In the background, though, is Malacia, unchanged for Millennia - it has lizard boys, flying people, satyrs, and still has dinosaurs - slobbergobs, snaphaunces, mangonels, devil-jaws and tyrant-greaves. Part of the interest of this book is to see how Aldiss brings things in and then lets them fade from view, when they would be climaxes in other people's work - it actually takes some close reading to decide which animal is being referred to by so homely names. When I first read The Malacia Tapestry some years ago I missed many of his tricks and references, this time I don't think I have. Like previous editions this one comes with eighteenth century illustrations, and has a new nice cover illustration by John Higgins. A lot of attention has been paid to putting this book together and it deserves it.
TRILLION YEAR SPREE: THE HISTORY OF SCIENCE FICTION
by Brian Aldiss with David Wingrove (Paladin pp688 £6.95)
Trillion Year Spree is an updated, extended and slightly re-written version of Aldiss's 1973 Billion Year Spree. By being larger it has more room for the sort of things which spoiled the earlier book, and it seems to contain some of the errors which were there in 1973.
The main failure of the book must be that while it alleges to be criticism it has few critical standards. For instance, the first three chapters are not in chronological order because the book insists that SF owes all its origins to Mary Shelley's Frankenstein and begins by examining that, then goes onto Poe and then back to look at possible precursors. The first chapter uses a deep-ish critical standard to look at Mary Shelley's life and its relationship to her work, but that just disappears as the book goes on.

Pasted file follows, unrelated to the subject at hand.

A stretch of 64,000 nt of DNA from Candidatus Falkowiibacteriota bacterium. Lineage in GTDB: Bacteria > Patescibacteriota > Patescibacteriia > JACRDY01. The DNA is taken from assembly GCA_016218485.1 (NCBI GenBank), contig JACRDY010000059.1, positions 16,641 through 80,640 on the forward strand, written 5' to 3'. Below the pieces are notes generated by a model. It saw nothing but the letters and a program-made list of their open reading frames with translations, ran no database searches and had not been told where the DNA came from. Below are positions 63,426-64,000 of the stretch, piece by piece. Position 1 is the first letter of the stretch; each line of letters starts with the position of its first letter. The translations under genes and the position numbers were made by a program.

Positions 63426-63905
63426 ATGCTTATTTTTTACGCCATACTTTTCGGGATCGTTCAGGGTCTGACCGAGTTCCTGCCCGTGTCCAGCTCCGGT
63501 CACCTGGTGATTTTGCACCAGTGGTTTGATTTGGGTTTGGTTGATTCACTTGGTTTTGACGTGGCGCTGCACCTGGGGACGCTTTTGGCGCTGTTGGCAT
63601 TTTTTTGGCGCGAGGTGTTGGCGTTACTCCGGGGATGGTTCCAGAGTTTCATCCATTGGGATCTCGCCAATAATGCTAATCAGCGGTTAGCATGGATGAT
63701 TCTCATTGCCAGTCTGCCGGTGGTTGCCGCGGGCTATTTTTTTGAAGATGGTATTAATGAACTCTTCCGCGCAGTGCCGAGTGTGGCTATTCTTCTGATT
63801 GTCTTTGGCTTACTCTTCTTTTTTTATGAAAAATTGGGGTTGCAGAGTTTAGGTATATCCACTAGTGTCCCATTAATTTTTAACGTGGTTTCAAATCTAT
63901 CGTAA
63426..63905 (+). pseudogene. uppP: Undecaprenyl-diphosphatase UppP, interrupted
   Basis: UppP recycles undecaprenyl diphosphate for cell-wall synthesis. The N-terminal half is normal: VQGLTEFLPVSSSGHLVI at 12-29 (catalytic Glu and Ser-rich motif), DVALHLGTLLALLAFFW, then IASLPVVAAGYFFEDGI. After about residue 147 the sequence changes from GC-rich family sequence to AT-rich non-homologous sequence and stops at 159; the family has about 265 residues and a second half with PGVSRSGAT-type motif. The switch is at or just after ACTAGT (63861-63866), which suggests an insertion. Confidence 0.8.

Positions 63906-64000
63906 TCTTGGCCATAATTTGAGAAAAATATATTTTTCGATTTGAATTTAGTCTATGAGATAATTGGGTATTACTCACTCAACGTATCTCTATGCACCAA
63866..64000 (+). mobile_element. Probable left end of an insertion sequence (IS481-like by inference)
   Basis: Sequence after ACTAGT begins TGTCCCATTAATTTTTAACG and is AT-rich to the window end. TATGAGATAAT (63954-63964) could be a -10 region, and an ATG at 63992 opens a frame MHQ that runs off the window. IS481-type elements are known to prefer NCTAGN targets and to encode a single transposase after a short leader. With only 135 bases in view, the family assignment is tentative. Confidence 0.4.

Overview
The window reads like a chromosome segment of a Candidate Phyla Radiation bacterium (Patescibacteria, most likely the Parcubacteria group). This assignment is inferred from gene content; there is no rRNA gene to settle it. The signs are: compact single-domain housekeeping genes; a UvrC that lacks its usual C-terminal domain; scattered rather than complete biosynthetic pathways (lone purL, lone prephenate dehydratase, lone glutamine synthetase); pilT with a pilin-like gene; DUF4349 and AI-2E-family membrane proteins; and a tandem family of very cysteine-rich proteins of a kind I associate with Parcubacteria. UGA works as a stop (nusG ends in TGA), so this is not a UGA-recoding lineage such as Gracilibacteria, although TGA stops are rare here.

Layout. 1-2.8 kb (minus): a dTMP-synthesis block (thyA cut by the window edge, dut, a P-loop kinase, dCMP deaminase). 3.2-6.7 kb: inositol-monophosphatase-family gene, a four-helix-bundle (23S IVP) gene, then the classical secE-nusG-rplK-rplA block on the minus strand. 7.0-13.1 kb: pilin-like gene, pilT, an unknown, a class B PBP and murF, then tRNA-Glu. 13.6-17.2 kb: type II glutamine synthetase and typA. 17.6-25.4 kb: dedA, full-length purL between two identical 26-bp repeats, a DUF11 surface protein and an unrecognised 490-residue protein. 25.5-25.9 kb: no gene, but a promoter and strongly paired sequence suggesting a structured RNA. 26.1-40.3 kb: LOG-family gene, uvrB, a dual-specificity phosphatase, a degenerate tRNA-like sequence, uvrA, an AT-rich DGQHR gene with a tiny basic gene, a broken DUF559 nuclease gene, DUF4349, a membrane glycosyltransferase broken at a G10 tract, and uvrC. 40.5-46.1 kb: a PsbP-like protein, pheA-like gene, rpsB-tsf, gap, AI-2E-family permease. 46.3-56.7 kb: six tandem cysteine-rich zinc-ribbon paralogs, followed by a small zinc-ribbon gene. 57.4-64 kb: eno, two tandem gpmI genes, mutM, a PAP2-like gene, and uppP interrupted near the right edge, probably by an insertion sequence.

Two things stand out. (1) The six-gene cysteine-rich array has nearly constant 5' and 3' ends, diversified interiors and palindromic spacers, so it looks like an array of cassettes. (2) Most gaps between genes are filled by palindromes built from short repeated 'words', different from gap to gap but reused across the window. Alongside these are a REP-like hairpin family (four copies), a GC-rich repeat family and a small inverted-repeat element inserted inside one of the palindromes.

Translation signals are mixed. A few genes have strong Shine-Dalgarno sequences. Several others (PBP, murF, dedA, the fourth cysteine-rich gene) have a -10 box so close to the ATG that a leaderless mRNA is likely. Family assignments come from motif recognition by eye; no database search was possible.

Similarly, in their first chapter the authors give their definition of SF: "Science fiction is the search for a definition of mankind and his status in the universe which will stand in our advanced but confused state of knowledge (science), and is characteristically cast in the Gothic or post-Gothic mould".
However, as the book goes on the idea of critical standards just disappears, and the last chapter on writers of the last decade is just a mish-mash. Even early on, for instance, in the chapter on Wells, the role of the Gothic is absent - the section on Dr Moreau is mainly a re-telling of the story and not a discussion of the development of Gothic. This continues so that it is still missing in the much later paragraph on George R R Martin's Fevre Dream.
The authors also refrain from making judgements about the quality of an author's work. Take this discussion of Arthur C Clarke's work: "Clarke's writing has progressed considerably since novels like A Fall Of Moondust (1961). There the characters were embarassingly wooden... By the time of Imperial Earth (1975) Clark had made an effort to rectify this weakness". That an author has only "made an effort" in fourteen years, and is not said to have succeeded suggests a remarkable benefit of the doubt about his abilities and results.